Common Grounds Post- "A True Portrait is Never Pretty"

Our greatest desire is to be fully known and fully accepted.  Deep down we want someone to see us for who we are- the beautiful with the ugly- and neither balk in disgust nor mistake us for something we are not, something better with fewer blemishes and flaws.  And yet, we fear the fulfillment of the very thing we desire.  Our greatest fear is to be known, found out, rejected.  Out of this fear we build up defenses like walls, hiding our weakness, preventing anyone from really knowing us at all.  We are like shopkeepers that put mannequins in the window, clean projections of the person we would rather people see (confident, attractive, sociable, interesting, etc), all the while keeping the shop door locked tight, carefully keeping the ugly reality of our imperfect lives out of sight.

As a portrait artist, the goal of my paintings is to subvert this practice of building defenses, and instead create a conversation with the viewer that is open and honest. You look at the person on the canvas and they look right back at you. Hopefully there is intimacy in that moment of examination.  Maybe it is because the person in the canvas never looks away.  You can look and look, critiquing every wrinkle and zit, but the subject has no shame.

 I recently had a show that consisted of a bunch of portraits of folks I know from around Charlottesville. At one point I stood up and made a brief artist’s statement, which pretty much began like the first paragraph above, talking about lowering our guard and allowing ourselves to be known.  I talked about how the bright colors were meant to represent each subject’s character and affirm their dignity as image-bearers of God.  A question came from the back of the room, “Why don’t you have any self-portraits up, and if you did, what colors would they be?”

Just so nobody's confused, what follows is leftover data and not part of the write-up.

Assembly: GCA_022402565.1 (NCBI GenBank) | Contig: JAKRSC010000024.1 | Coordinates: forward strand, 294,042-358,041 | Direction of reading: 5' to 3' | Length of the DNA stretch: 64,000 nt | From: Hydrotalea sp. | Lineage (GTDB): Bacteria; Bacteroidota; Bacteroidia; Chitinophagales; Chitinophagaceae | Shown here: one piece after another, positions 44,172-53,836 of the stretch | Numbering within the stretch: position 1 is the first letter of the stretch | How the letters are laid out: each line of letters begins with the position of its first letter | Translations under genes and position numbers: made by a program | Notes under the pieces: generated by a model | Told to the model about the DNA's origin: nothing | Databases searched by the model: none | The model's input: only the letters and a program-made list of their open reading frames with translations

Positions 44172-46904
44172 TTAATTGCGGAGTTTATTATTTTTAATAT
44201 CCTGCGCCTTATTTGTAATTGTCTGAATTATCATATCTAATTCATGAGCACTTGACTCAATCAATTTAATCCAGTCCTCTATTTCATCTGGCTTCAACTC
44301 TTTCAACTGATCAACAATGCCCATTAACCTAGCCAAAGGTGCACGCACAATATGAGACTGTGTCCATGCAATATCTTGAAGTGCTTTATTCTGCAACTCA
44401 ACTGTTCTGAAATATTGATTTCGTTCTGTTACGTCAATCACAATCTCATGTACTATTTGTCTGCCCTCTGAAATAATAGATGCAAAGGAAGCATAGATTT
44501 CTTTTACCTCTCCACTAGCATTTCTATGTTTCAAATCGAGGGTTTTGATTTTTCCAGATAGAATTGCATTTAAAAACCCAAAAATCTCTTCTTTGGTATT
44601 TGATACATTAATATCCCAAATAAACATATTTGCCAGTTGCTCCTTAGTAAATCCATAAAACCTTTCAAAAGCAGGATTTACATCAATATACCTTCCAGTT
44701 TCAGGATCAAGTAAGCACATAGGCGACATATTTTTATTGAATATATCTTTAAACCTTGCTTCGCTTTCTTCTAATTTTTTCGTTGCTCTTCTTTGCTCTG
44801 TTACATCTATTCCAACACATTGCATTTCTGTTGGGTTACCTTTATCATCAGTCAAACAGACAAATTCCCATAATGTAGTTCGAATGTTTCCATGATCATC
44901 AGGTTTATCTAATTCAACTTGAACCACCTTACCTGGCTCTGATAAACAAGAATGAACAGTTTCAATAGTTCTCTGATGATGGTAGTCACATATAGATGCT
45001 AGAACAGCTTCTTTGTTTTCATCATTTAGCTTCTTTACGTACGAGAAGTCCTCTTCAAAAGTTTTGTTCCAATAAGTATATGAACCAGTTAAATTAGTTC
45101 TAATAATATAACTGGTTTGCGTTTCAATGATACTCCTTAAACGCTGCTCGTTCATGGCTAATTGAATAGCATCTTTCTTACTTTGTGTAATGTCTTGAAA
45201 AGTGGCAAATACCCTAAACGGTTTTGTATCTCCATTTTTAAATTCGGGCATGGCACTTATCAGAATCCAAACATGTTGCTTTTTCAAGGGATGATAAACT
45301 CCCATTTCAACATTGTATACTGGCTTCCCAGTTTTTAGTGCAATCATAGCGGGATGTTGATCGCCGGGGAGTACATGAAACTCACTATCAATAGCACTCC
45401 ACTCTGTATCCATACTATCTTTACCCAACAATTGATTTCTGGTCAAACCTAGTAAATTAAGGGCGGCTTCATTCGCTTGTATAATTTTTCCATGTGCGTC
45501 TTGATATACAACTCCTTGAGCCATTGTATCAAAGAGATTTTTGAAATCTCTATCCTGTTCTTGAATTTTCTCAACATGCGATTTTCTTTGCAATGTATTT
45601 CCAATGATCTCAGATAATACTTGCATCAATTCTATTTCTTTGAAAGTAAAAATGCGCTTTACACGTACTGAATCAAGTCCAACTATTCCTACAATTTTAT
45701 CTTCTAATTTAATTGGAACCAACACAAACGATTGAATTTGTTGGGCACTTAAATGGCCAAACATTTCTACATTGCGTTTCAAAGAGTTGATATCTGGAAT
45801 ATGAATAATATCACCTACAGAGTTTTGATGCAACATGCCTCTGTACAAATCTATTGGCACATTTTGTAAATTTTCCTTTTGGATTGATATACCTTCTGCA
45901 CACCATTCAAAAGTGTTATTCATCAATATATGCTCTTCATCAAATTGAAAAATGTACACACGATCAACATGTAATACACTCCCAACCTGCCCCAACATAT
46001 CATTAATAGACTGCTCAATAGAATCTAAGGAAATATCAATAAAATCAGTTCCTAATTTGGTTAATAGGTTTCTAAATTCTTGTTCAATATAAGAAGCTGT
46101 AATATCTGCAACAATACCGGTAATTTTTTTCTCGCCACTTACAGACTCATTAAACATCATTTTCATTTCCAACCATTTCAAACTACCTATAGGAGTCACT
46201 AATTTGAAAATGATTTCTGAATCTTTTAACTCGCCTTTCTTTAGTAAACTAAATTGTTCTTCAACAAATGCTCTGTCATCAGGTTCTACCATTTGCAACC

I, uh.

I half jokingly replied that putting a self-portrait on the wall for the entire world to examine would demand that I unlock the “shop door” and let people in.  But seriously. It is much easier to talk about not being so guarded than to take an honest look at oneself and stop pretending.  I will hang up a portrait of a friend and subject them to public scrutiny long before I will subject myself.  Why? Because even if you tell me you won’t reject me, my mind says, “you don’t know what I know.” 

So what’s the solution- how do we get over the fear of exposure? The answer is certainly not  try harder.  Rather, I think the answer has to do with resting, resting in the promises of the God “to whom all hearts are open, all desires known, and from whom no secrets are hid.” This is the gospel: that God walks into a gallery, sees your face on the wall- knows every bit from the surface right on through to the core- and is utterly mesmerized by the beauty.  He may as well be looking into a mirror.  We are utterly known and profoundly accepted.